There’s a “compelling” case for promoting Surrey as a “second downtown,” especially as Vancouver becomes even more expensive and crowded, said Jock Finlayson, executive vice-president of the B.C. Business Council.
“In our view here at the Business Council, the future of the Lower Mainland economy is pretty critical to the future of the entire province, so we’re pleased the B.C. government is perhaps going to play more of a leadership role in trying to shape the environment for economic development here in Metro, because we need it,” Finlayson said.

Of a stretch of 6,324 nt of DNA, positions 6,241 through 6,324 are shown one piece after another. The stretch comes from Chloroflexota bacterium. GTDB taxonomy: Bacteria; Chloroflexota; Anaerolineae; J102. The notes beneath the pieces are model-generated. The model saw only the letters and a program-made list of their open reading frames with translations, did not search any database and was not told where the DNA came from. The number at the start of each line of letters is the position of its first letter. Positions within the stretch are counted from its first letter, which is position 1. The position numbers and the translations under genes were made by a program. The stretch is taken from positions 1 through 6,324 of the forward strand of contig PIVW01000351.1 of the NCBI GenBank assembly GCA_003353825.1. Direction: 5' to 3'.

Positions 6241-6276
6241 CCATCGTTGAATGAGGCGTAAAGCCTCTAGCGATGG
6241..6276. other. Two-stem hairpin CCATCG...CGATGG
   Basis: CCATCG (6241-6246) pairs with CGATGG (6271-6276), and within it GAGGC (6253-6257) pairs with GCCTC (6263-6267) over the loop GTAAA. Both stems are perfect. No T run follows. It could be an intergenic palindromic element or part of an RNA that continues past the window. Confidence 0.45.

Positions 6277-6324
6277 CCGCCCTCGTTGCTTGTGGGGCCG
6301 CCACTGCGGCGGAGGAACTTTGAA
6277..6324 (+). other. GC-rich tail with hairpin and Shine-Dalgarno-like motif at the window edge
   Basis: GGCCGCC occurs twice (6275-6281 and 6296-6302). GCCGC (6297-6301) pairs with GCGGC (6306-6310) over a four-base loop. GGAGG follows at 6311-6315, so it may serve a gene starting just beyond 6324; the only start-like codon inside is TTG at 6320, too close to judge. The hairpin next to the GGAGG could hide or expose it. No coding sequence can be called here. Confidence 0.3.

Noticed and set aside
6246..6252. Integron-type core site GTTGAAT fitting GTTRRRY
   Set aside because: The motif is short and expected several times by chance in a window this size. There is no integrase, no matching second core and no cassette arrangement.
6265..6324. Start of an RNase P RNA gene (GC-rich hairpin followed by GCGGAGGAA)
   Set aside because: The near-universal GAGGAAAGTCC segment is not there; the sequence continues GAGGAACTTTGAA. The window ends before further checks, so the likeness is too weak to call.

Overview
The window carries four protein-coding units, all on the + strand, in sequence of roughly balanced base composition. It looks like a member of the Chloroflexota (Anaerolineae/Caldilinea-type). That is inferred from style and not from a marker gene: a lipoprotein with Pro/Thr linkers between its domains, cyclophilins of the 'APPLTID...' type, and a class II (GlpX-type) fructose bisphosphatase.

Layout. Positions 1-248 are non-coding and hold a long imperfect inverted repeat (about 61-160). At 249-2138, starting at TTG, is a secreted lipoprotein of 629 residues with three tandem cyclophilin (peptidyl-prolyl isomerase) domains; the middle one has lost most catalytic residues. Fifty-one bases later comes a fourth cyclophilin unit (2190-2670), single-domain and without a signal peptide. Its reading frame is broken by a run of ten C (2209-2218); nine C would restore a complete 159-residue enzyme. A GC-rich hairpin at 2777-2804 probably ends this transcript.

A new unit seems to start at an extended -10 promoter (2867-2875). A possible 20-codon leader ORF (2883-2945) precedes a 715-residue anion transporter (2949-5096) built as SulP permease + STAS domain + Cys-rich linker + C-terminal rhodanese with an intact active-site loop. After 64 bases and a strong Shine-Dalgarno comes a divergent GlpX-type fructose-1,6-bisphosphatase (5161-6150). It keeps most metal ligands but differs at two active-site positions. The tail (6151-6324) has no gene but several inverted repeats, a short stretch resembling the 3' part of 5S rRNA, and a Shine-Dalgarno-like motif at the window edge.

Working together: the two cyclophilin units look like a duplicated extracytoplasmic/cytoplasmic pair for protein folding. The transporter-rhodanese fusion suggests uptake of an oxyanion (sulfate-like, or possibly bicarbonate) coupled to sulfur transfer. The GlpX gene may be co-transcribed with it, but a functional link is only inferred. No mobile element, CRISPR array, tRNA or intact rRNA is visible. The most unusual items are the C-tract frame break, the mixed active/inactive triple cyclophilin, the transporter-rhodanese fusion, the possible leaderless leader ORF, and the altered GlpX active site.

With Surrey’s location near the American border, it’s also expected to play an important role in the so-called “Cascadia mega-region,” which encompasses the urban centres of B.C., Washington and Oregon. Earlier this year, when the Washington state Department of Transportation released a business case analysis for a high-speed rail connection linking Portland, Seattle and Vancouver. The plan considers placing the northern terminus for the route in Surrey.